There are a few reasons why you might be interested in learning how to get out of a car lease, and because most of them require you to act quickly, let’s just dive into your options.
The article I created below will cover everything you need to know about early lease termination, including pros and cons, fees, alternatives, and tips to save money.
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Table of Contents
Can You Get Out of a Car Lease Early?
Yes, most car lease contracts allow lessees to exit the agreement early by either:
- Returning the car to the dealer and paying an early termination fee
- Finding someone to take over the remaining lease payments (lease transfer)
- Paying off the full lease balance and keeping the car (lease buyout)
However, breaking your lease agreement does often lead to high out-of-pocket costs.
So before deciding to end your car lease early, carefully consider the penalties and financial implications.
What is an Early Termination Fee?
The early termination fee is typically the most expensive lease break option, with costs often reaching thousands of dollars.
This fee is designed to cover the dealer’s losses from you ending the lease prematurely.
According to the Federal Consumer Leasing Act, car dealers must disclose:
- The formula or method they use to calculate early termination fees
- An estimate of the maximum potential fee amount
So be sure to thoroughly review your lease agreement to understand the early termination provisions and estimated expenses before proceeding.
Below is an overview of common penalties and costs you may face for returning your leased car early:
|Early Termination Fee
|Flat fee charged to end lease early, often $300-$500
|Remaining Monthly Payments
|Charges for excess mileage, dings/dents, stains, etc.
|Excess Wear & Use
|Charges for excess mileage, dings/dents, stains etc.
|Taxes & Registration Fees
|Prorated taxes and DMV registration fees
|Cleaning/reconditioning fee to ready car for resale, typically $300-$400
4 Alternatives to Breaking Your Lease Early
If you can’t afford or want to avoid paying substantial lease break fees, here are four alternatives to consider:
1. Transfer the Lease
Also called a lease takeover or lease swap, this option involves finding someone else to assume responsibility for the car and remaining lease payments. Pros of this route include:
- Often the lowest-cost way to exit a lease early
- Fully transfers liability to new lessee
- Available from many dealers and leasing companies
However, you will likely need to pay a lease transfer fee, typically $100-$500. And certain eligibility requirements must be met for lease assumption candidates.
Best Lease Transfer Websites:
- LeaseTrader.com – One of the largest online marketplaces for lease transfers with over 1 million visitors per month. They connect leaseholders and interested buyers/transferees. The site is free to list a lease and search listings.
- Swapalease.com – Another major online lease marketplace helping facilitate lease assumptions and transfers since 1999. They thoroughly research leasing companies’ transfer policies and have a large database of lease deals. Listing a lease and searching is free.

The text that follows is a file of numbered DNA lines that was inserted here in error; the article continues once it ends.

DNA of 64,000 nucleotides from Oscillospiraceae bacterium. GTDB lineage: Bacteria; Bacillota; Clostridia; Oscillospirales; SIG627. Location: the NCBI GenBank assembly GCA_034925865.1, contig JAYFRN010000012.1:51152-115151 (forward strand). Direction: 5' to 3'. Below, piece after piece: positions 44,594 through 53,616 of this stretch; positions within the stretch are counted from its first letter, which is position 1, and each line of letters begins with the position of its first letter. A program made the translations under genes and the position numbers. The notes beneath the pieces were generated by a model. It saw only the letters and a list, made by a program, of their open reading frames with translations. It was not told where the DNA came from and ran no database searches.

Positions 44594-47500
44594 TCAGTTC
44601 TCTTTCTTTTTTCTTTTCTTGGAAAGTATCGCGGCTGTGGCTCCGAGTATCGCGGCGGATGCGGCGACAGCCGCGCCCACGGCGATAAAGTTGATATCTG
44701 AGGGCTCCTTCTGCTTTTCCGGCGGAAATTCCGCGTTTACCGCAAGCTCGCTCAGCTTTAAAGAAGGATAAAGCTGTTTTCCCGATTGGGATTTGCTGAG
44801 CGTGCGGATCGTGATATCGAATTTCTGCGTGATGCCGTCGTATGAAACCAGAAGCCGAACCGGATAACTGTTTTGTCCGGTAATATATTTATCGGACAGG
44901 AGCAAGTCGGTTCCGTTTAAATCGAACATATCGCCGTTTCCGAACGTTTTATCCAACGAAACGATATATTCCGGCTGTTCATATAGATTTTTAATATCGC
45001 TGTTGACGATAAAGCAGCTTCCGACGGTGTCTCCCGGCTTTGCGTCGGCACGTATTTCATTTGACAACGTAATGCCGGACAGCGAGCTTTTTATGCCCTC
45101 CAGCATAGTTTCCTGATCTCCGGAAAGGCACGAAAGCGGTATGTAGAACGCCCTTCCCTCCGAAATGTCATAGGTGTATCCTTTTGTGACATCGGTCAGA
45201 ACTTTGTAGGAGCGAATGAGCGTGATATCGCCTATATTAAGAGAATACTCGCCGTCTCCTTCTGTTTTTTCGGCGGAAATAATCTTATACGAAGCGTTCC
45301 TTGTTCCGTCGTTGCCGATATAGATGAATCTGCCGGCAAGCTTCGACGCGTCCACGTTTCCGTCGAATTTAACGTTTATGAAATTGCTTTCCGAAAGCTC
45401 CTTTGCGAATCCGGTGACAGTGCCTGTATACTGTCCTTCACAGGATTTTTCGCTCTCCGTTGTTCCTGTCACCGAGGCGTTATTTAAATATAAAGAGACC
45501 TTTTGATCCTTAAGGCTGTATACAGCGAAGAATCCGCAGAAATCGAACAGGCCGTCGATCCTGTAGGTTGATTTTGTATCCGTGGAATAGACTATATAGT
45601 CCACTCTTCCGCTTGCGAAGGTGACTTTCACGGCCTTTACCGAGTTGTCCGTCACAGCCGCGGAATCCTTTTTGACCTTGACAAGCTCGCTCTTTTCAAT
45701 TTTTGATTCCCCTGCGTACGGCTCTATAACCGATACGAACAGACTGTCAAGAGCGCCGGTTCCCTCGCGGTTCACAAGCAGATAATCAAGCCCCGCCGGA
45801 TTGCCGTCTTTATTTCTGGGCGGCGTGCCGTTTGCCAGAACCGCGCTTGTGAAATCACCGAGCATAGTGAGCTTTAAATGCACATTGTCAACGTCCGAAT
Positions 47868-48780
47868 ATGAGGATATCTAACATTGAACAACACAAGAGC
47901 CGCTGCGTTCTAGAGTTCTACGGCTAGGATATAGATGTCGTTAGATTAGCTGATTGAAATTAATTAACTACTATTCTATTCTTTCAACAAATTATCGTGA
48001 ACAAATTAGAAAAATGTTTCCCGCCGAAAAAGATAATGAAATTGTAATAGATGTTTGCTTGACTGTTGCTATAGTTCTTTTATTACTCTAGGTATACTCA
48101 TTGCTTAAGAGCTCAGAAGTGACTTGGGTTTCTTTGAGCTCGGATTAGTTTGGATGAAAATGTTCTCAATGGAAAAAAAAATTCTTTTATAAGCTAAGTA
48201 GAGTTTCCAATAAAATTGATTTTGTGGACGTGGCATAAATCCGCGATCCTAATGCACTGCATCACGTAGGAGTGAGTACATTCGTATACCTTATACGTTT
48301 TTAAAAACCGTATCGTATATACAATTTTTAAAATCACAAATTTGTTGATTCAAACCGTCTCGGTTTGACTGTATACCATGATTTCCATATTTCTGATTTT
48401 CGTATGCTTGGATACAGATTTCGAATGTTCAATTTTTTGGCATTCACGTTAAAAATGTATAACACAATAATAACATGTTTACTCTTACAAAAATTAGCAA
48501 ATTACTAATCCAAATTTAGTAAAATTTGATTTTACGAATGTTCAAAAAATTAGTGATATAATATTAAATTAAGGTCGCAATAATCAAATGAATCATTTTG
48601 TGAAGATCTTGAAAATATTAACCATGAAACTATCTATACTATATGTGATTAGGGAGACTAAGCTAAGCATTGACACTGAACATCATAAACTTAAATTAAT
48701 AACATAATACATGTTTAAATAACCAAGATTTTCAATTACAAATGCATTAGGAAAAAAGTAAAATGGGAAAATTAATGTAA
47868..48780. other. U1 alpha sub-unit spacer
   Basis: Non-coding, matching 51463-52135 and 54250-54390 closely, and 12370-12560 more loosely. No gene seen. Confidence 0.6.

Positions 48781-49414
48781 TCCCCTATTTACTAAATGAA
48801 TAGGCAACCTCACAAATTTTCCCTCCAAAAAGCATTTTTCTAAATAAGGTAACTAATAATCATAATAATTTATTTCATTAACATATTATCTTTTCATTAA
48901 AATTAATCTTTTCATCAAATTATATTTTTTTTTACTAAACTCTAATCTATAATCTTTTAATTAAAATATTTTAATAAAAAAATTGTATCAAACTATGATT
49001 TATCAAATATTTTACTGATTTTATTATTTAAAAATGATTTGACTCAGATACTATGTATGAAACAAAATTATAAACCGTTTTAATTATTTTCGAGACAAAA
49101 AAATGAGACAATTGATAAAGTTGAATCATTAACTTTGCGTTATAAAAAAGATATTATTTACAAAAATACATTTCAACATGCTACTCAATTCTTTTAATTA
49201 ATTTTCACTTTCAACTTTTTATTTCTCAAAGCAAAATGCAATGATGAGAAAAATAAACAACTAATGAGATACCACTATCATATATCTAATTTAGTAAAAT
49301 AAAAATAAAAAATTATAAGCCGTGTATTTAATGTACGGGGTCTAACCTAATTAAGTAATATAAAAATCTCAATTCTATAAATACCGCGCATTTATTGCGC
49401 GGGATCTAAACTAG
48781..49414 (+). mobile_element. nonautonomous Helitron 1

- QuitALease.com – An online platform focused on auto lease transfers and takeovers. They promise quick selling/finding of leases with genuine, qualified buyers and no sign-up costs to list a lease.
2. Buy Out the Lease
Every lease includes an option to purchase the car, known as a lease buyout. Buying out your lease early then reselling the car yourself can make financial sense if:
- The car’s residual value is less than its real market value
- You can find a private buyer willing to pay more than your buyout cost
But you must have the cash or get approved for an auto loan to cover the buyout payment. This includes any remaining monthly payments owed and purchase option costs.
3. Trade In the Vehicle
Trading in your leased vehicle when buying or leasing another car from the same dealer is convenient. But it can be expensive:
- The dealer’s trade-in allowance may be far less than what you owe
- Rolled-in negative equity increases new car payments
- An early termination fee still applies in most cases
On the plus side, some dealers incentivize lease trade-ins by covering termination fees or registration costs.
4. Lower the Monthly Payment
If you’re facing temporary financial hardship and can’t afford your payment, ask the leasing company about hardship assistance programs. Many will let you:
- Temporarily reduce your monthly payment
- Defer payments for 1-2 months in special cases
- Extend overall lease term to lower payment
You still must eventually pay the full lease balance. But it beats damaged credit or repossession.
Tips for Ending a Car Lease Early
If you’ve weighed the pros and cons and decided to break your auto lease agreement, here are some tips to save money:
- Carefully document any interior stains, scratches etc. and get them repaired before returning the car. This minimizes excessive wear charges.
- Consider waiting a few extra months if your car’s value is currently less than the lease buyout price. Its value may rise over the next year to where selling it could be profitable.
- Give the car a deep clean before listing it for sale or turning it in. Clean vehicles tend to sell faster and for higher prices.
- Ask the dealer about waiver or reduction of any termination or disposition fees due to special circumstances like military orders or out-of-state moves.
My Final Thoughts
The option you choose for ending your car lease early depends on your situation. But in most cases, avoiding default or repossession while minimizing out-of-pocket expenses is the best financial decision.